28 December 2006

Christmas, Coin Hoards, and Chaplains

"When Augustus ruled alone upon the earth,
the many kingdoms of men came to an end,
and when You were made man of the pure Virgin,
the many gods of idolatry were destroyed.
The cities of the world passed under one single rule,
and the nations came to believe in one sovereign Godhead.
The peoples were enrolled by the decree of Caesar,
and we the faithful were enrolled in the name of the Godhead,
When You, our God, were made man.
Great is Your mercy, O Lord, glory to You!"

I bet Jen guessed that was my favorite Christmas hymn right off the bat. :)

I didn't post anything for Christmas, because Christmas was kind of hard to explain. I wasn't happy because I wasn't where I wanted to be, but I was content to be where God was.

There's also a huge element of anticipation, of 'next year, in Texas, with the family'. There's a term used a lot in connection with Lent, 'bright sadness'. It's a temporary sadness that carries inherent in it the possible of indescribable joy. That's kind of what I had on Christmas.

"Why is all nature so mysteriously smiling in the days of the feasts?
Why then is our soul so light and joyous?
Why does the air in the temple seem so bright?
It is all because of the flow of Thy grace, because of the reflection of the light of Tabor.
Heaven and earth are then singing together a laudable song: Alleluia!"

My current book is Origins of the European Economy, by Michael McCormick. It's a collection and analysis of the surviving evidence for travel in Europe between 300 and 900. Not much speculation, just this number of accounts and that number of coin hoards and some really good stuff. I can get way, way too in to this, and then the hard part is not babbling about it to Jen at way, way more length than she really wants to know about.

It has raised some questions that I'd like to research further. Epidemology and health history are two of the areas touched on peripherally that I'd love to get further into. What diseases, where, and why? Demographic impact? Who did they impact? So on and so forth. In the chapter about the collapse of the sea trade in the Med, McCormick suggests that because bubonic plague is tied to rats and hence to ships, shipping, and seaports, one of the side effects was to devastate the skilled communities of sailors, naviagators, shipwrights, and shipyard craftsmen. This is the bubonic plague that started in the 540s and ran for 200 years, not the much better documented and studied 14th century outbreak.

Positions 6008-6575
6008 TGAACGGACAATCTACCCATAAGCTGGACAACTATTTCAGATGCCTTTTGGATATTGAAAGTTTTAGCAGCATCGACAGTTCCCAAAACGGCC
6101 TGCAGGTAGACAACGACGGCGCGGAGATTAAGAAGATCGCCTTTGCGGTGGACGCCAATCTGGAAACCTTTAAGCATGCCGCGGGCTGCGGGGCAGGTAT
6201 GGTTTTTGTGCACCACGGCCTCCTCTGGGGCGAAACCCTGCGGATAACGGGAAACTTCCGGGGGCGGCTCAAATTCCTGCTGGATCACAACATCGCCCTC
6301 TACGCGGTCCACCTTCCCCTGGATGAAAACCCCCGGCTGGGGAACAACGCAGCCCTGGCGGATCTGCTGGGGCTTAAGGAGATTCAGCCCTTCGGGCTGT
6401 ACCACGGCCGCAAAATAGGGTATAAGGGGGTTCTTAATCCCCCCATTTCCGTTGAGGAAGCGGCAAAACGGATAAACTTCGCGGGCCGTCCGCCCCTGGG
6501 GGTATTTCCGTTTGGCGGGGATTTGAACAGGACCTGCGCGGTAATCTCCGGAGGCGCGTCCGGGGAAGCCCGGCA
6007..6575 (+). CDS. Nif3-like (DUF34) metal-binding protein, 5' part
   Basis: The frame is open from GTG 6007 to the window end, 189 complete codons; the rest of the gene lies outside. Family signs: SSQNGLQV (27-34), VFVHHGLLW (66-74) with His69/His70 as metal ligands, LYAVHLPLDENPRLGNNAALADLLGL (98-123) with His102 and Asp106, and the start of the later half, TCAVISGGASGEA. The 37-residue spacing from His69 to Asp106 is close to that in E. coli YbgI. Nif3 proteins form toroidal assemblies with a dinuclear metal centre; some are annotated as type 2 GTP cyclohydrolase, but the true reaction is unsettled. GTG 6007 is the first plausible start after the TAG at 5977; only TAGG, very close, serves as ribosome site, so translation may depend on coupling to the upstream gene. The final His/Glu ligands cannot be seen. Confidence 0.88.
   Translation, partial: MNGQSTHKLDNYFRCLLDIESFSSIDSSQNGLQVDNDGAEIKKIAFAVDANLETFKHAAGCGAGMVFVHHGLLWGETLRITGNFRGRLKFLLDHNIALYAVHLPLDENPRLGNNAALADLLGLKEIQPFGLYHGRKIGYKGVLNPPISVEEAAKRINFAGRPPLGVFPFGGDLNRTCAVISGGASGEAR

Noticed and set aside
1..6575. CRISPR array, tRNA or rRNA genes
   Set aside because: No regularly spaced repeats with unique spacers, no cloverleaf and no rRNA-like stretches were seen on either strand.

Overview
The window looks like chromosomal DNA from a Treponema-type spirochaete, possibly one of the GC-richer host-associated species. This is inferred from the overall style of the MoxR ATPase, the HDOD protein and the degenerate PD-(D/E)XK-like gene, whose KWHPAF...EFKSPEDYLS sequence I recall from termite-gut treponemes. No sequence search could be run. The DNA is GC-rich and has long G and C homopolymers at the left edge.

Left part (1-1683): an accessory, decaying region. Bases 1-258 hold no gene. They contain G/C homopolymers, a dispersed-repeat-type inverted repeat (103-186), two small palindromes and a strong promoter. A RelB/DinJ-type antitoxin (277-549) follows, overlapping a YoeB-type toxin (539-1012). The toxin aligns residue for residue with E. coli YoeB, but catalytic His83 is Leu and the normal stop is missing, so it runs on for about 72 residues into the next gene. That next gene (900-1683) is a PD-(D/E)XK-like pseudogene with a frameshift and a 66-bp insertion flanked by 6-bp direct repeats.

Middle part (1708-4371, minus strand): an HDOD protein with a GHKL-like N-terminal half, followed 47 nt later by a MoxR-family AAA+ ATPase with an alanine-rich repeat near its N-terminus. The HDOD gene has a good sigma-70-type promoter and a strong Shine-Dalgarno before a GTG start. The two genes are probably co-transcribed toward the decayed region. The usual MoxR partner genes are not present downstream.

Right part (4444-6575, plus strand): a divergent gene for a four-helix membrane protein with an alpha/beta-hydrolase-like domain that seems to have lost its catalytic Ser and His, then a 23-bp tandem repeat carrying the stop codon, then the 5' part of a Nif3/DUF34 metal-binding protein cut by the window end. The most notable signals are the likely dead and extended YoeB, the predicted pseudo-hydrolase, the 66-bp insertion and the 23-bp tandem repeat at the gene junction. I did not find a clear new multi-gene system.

I'm only a couple hundred pages into the book, will likely mention it further later.

Only a few more days, and there will be an Orthodox chaplain out here. He's got a liturgy scheduled on the 31st, presuming his flight doesn't get cancelled for bad weather or some other such nonsense. I can't wait.


Blogger A Soldier's Girl said...

I understand the feeling, all too well, my love.

I felt so lonely, but so wonderful at church, and I wanted to be with you.

I love you and miss you, always.

9:10 AM  
Anonymous nerdasaaurus said...

I have a basic understanding of epidemiology. And the impact of the plagues on the church is very interesting to me.

I believe that we have discussed the 80/20 rule as it applies to the Church. Except that the numbers are more like 90/10 or 99/1. By saying that, we know that 1% of the Church really does the work of the Church. The other 99% shows up on Sunday, if even then.

When the plagues hit Europe (regardless of age) it was the 1% of the church that fell first and hardest. That 1% were the "real McCoys"--closest to the dead and dieing, the ones ministering to the people who need it the most.

When this small number of genuine Christians fell due to the plague, the remaining 99% were left. This took the energy and vitality out of the Church, since the 1% were the first to fall. This was true of both Eastern and Western churches...the plague is an equally opportunity killer.

The good guys went first.

8:13 PM  
Blogger A Soldier's Girl said...

BTW, I don't mind you babbling about stuff that you enjoy, honestly.

And I'm interested in that stuff, really, and since I'm disinclined to read 1000 pages of dry academia, I'd rather have you recap it for me.

2:05 AM  

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